Russian Film Festival, Part One

Russian Film Festival, Part One

I have three DVDs sitting on my desk waiting for me to have time for a Russian film festival.  I’m not sure if this will happen over one long afternoon, or over three separate nights. I stumbled upon these films because the music for each, was composed by some of my favorite Russian composers. Being a composer, or artist of any sort, in Stalinist Russia was an absolute nightmare.  More accurately, being a human being in Stalinist Russia was an absolute nightmare, and being a composer was no exception.  There was no such thing as due process under the law, nor freedom of speech, nor so many of the things I take for granted as a citizen of a free country.  There were several “purges” over the time Stalin was in power, whereby people who showed opposition to the Party, or some undesirable trait, were rounded up and imprisoned or killed.  Many people disappeared in the night, never heard from by their families ever again.  Writers, artists and composers were under a certain scrutiny because their work had a public voice.  Censorship happened by the whim of government officials, as well as self-censorship by artists themselves hoping not to attract negative attention.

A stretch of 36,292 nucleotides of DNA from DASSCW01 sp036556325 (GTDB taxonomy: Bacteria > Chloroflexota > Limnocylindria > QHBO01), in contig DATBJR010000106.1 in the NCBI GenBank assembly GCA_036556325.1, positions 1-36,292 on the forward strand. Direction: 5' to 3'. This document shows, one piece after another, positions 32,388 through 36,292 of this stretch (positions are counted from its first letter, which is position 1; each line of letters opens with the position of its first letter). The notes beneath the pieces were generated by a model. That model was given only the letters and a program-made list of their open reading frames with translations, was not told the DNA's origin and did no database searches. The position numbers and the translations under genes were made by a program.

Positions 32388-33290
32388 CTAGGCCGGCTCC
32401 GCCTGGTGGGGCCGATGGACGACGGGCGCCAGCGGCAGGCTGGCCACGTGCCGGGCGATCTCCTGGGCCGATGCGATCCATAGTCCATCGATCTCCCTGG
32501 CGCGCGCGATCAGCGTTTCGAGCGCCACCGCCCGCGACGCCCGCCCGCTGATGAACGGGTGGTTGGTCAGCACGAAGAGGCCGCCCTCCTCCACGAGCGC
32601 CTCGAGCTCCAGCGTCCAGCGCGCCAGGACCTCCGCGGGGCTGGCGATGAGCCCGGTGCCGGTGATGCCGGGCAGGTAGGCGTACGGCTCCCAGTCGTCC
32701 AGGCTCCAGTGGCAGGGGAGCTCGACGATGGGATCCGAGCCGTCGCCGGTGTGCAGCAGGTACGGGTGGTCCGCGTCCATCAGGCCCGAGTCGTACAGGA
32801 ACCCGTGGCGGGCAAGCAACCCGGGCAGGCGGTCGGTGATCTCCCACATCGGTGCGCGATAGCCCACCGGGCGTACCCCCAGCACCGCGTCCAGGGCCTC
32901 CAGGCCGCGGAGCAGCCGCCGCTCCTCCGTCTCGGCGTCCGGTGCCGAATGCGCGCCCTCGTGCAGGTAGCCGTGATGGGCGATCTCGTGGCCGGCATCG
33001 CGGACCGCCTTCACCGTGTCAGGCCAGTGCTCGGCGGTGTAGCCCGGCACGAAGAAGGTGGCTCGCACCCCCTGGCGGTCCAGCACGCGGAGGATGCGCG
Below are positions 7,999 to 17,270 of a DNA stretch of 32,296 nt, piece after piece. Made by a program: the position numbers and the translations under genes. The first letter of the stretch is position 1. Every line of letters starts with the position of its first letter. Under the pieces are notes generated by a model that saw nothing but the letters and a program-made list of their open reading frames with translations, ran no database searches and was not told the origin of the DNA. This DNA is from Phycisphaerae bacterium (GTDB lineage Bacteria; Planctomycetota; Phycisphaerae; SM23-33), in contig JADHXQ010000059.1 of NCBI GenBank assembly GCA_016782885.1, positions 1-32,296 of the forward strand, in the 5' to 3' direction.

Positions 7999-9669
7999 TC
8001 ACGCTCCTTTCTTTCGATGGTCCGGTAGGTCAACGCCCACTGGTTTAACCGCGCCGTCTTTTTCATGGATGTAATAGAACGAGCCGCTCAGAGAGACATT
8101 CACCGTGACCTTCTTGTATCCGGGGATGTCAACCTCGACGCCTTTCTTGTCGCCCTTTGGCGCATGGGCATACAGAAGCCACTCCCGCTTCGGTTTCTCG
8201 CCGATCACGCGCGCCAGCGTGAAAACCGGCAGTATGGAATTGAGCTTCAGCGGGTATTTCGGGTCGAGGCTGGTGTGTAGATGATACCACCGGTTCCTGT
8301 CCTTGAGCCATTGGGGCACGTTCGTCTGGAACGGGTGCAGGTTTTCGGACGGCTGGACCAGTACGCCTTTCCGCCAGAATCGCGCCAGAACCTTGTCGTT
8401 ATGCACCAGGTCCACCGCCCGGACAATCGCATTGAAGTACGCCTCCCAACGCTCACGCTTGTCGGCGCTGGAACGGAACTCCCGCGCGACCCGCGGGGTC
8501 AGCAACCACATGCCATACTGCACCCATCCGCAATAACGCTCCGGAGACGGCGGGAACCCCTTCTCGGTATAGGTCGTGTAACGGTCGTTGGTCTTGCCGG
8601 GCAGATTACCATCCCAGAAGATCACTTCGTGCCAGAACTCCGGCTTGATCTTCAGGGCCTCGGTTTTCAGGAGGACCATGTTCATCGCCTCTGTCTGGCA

Composers seemed to fall in an out of Stalin’s favor with the changing of the weather.  The Communist Party needed music, writing, and film that fell in line with the propaganda messages they wanted to spread.  Works of art that spread an unapproved viewpoint were condemned.  When composers were on the bad side of the Party, they could hardly get a performance of their works.  They often were forced into “hack” work to survive, things like churning out film scores very quickly.  Every once in a while, however, the music they turned out for a film proved to be a real gem.  Three of these treasures are found in the DVDs on my desk right now.  

downloadI’d like to write about one of the films in this post. It is a film I have seen before, although it has been a long time.  Alexander Nevsky is a 1938 historical drama directed by Sergei Eisenstein, with music by Sergei Prokofiev.  It is often included on lists of the 100 greatest films, and truly is a powerful work.  Prince Alexander Nevsky is a legendary Russian figure, and the film is set in the year 1242 during a time when Teutonic Knights of the Holy Roman Empire are planning and attempting an invasion of Novgorod.  Nevsky is a fisherman at the beginning of the film, but rises courageously to motivate the Russian people and lead them in battle against the invaders.  There is a classic battle scene played out on a frozen lake, one which begins with ever rising suspense as the enemy is first seen way off in the distance.  The invading Knights are a huge army, and Prokofiev’s music helps build the rising tension as they grow closer and closer until the armies clash together.

Alexander Nevsky, The Battle Of the Ice

Sergei Prokofiev